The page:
apexart :: Franchise 2009

The Franchise


June 4 - July 3, 2009 (Los Angeles)
apexart will present the exhibition X, Y, Z, and U curated by The Franchise winners The League of Imaginary Scientists at Outpost for Contemporary Art in Los Angeles, 6375 N. Figueroa Street, Los Angeles, CA 90042.
Projects by: Kim Abeles, Kelly Jaclynn Andres, Jason Bobe, Mackenzie Cowell, Liz Kueneke, Andrea Polli, Chuck Varga
Opening reception:
Thursday, June 4, 6-8 pm at Outpost

June 10 - July 3, 2009 (New York)
While the franchise is on view in L.A., apexart will present an exhibition that comments on business strategies adopted by the artworld and the process of the franchise project.
Opening reception:
Wednesday, June 10, 6-8 pm at apexart


View events schedule for programs
taking place in Los Angeles



download exhibition brochure

LA Times review


July 1, 6:30 pm at apexart
Modular Culture: Architecture and the Art World's Great Franchise Experiment -- Joseph Grima will discuss the role of architecture and how it relates to the success story of franchising in the U.S., examining the standardized architectural prototypes of franchising alongside the typography of the "white cube" gallery space. more info

Resolving another boundary between art & business....
Based on the idea of creating its own franchise, apexart recently held a worldwide open call for 250-word proposals asking participants why the franchise should come to their town and provide all of the support necessary to produce an exhibition. We then invited over 250 jurors to judge this experiment and, in the end, a proposal from Los Angeles stood out against the 456 others from 65 countries that were submitted. (See below for exhibition details.)

In keeping with its topic, this text is being written on an airplane. The plane departed from Berlin, a city that has much to say about the marketing of art in a time of globalization. A good number of galleries from elsewhere in Europe and the United States have opened satellites recently in Germany's reunited capital. These galleries are every bit as refined as their counterparts back home. Dozens of local galleries have also opened, especially in East Berlin, and they look as though they had been airlifted in from London or New York. Once drab and gloomy neighborhoods are dotted with sleek storefronts and courtyard pavilions, all of which speak the same architectural and organizational language. Each one offers a marginally different take on the prevailing gallery paradigm: large windows opening to the street, polished floors, minimalist bookshelves, tastefully exposed vestiges of industrial architecture not to mention attractive assistants seated at communal desks, gazing into Apple computers. You may feel you've seen it all before, and you have.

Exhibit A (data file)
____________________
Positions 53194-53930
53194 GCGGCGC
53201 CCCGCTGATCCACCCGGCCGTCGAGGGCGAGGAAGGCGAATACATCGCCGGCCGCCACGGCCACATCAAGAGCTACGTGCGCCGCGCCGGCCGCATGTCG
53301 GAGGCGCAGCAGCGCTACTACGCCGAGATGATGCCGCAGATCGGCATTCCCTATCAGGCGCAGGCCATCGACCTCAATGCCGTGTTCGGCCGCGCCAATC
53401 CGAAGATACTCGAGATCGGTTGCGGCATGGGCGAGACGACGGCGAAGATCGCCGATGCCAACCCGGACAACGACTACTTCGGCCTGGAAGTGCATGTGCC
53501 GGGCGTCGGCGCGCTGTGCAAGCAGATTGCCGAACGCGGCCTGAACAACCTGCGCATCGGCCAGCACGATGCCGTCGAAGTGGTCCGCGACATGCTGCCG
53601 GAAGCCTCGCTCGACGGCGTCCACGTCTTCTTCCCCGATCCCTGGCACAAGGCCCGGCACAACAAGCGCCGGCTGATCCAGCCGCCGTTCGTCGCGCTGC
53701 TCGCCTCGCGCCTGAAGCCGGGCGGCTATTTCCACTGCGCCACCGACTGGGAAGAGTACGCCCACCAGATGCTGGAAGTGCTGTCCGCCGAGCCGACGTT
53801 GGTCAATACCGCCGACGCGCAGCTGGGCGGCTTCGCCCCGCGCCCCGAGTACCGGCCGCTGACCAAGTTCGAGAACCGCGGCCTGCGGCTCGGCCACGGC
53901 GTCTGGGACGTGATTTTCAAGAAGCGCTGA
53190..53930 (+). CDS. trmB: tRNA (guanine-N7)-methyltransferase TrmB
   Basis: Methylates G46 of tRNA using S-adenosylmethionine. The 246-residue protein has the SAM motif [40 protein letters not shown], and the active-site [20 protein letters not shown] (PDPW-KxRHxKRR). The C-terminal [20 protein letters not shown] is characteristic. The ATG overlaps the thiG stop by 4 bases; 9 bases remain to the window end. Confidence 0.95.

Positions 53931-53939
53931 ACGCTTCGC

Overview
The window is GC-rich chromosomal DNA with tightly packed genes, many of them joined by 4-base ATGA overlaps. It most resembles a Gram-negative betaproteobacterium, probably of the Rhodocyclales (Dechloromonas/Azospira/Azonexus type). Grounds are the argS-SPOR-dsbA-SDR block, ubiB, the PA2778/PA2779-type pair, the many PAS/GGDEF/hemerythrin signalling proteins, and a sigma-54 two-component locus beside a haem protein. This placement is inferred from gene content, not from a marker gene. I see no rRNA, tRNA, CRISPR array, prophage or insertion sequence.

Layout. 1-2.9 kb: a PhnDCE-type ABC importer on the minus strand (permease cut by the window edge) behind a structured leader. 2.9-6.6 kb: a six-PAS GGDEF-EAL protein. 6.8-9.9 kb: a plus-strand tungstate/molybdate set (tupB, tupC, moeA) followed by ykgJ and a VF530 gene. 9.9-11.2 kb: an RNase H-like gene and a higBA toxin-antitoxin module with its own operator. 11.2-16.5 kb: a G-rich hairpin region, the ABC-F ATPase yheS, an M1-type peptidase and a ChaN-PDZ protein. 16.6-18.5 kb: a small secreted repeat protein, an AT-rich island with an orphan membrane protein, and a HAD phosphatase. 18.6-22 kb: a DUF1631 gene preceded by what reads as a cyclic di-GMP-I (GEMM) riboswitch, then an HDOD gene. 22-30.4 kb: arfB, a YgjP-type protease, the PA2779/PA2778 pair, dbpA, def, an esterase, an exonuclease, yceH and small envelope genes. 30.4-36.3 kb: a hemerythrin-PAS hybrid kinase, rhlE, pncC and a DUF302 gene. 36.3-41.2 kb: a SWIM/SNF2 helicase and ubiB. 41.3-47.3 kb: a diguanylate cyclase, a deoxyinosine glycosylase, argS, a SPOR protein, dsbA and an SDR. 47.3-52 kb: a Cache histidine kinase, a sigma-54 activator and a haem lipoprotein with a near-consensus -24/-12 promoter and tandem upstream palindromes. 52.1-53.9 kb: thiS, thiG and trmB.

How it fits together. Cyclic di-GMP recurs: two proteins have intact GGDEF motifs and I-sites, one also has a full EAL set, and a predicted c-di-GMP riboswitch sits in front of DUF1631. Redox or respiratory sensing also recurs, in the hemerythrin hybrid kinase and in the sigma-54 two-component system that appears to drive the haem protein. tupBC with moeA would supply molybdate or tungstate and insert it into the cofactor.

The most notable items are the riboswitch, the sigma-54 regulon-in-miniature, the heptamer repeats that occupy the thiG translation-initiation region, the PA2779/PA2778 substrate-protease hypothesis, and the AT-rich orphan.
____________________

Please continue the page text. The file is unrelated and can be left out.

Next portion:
This isn't Berlin's first brush with standardizing the visualarts experience. The city's legendary art museums were the historic archetypes for today's cultural franchises. Carbon copies of the neo-classical piles on Museum Island popped up after the late nineteen hundreds all over the world, from Budapest to Singapore — emblems of national power and prestige. Thanks in large part to German obsessions about high culture, for about a century or so museums had to look like Greek temples. These days, the art world's field of operations is wider, but the unifying forces are, if anything, more powerful. Local and regional differences are swallowed up in an international system that respects no boundaries. It's a defining irony of the modern age: intense individualization and localism going arm-in-arm with homogenization and shared frames of reference. The larger the art system becomes, the more countries and regions it devours, the more uniform it feels wherever you go.

In today's art world, nomadic artists working in transplantable styles rotate in and out of galleries and museums that are increasingly detached from local concerns and properly belong everywhere and therefore nowhere. Collectors, writers, promoters and hangers-on form a peripatetic herd around the artists. Cultural events that are purposefully designed on a global scale, such as art fairs and biennales, follow an even more rigid template, down to the obligatory VIP cars and goodie bags. Participants parachute in for three days, then the flash crowd disperses, only to reassemble again at another point on the planet. To accommodate this intercontinental fluidity and mobility, standardization is required. The exteriors and interiors of today's arts institutions, their logos and typefaces, their publications and their advertisements, even the look and comportment of their professional staffs, are so strikingly similar as to suggest some kind of central governing authority, ready to crack down on any deviation from the mandated look and feel of 21st-century arts marketing.

The spore-like proliferation of kindred organizations has given rise to a kind of supra-national museogallerysphere. Modern branding and design strategies result in art institutions that are recognized and experienced in much the same way across the globe. Despite the brand-name architecture — or because of it — the venues appear to be made up of the same DNA. Judgments may differ about this uniformity, but its causes are beyond dispute: economic globalization, opening up of closed societies, cheap travel, and rapid innovations in technology and communication. These forces will outlast the current Great Recession. They will continue to recast the parameters and dynamics of contemporary art practice.

The X, Y, Z and U show offers a welcome opportunity to reflect on these changes. It is the result of a miniature Petri dish lab experiment in art franchising. The ground rules were simple. apexart would mount an exhibition outside its New York base—not unlike how the Guggenheim Museum projects its authority worldwide. Contestants hoping to make their next exhibition an apexart production — the franchisees — submitted a 250-word proposal. An elaborate "crowd sourcing" scheme was implemented to rid the selection process of the biases and politics of the typical art jury process. No less than 250 jurors submitted some 7,000 evaluations of 456 proposals from around the world through a computer program that randomly sent jurors anonymous project descriptions.